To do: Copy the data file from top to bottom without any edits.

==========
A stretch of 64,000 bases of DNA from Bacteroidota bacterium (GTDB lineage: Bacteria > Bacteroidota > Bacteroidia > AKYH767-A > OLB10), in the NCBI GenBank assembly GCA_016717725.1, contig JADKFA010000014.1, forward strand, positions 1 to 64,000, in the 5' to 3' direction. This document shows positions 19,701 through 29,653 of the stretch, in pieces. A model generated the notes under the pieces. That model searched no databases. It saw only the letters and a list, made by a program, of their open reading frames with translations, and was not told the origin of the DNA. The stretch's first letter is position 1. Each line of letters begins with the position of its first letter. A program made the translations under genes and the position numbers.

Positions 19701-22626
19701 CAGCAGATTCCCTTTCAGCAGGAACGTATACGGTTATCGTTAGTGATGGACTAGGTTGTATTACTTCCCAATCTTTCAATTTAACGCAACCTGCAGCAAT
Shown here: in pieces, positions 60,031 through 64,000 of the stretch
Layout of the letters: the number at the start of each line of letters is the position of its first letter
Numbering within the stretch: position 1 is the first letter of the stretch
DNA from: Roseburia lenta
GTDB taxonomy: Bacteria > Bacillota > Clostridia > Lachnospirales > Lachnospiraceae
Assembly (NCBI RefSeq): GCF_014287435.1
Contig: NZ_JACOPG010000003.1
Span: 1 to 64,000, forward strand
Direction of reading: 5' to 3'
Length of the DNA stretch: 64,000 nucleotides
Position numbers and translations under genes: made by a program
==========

A stretch of 64,000 bases of DNA from Bacteroidota bacterium (GTDB lineage: Bacteria > Bacteroidota > Bacteroidia > AKYH767-A > OLB10), in the NCBI GenBank assembly GCA_016717725.1, contig JADKFA010000014.1, forward strand, positions 1 to 64,000, in the 5' to 3' direction. This document shows positions 19,701 through 29,653 of the stretch, in pieces. A model generated the notes under the pieces. That model searched no databases. It saw only the letters and a list, made by a program, of their open reading frames with translations, and was not told the origin of the DNA. The stretch's first letter is position 1. Each line of letters begins with the position of its first letter. A program made the translations under genes and the position numbers.

Positions 19701-22626
19701 CAGCAGATTCCCTTTCAGCAGGAACGTATACGGTTATCGTTAGTGATGGACTAGGTTGTATTACTTCCCAATCTTTCAATTTAACGCAACCTGCAGCAAT
Shown here: in pieces, positions 60,031 through 64,000 of the stretch
Layout of the letters: the number at the start of each line of letters is the position of its first letter
Numbering within the stretch: position 1 is the first letter of the stretch
DNA from: Roseburia lenta
GTDB taxonomy: Bacteria > Bacillota > Clostridia > Lachnospirales > Lachnospiraceae
Assembly (NCBI RefSeq): GCF_014287435.1
Contig: NZ_JACOPG010000003.1
Span: 1 to 64,000, forward strand
Direction of reading: 5' to 3'
Length of the DNA stretch: 64,000 nucleotides
Position numbers and translations under genes: made by a program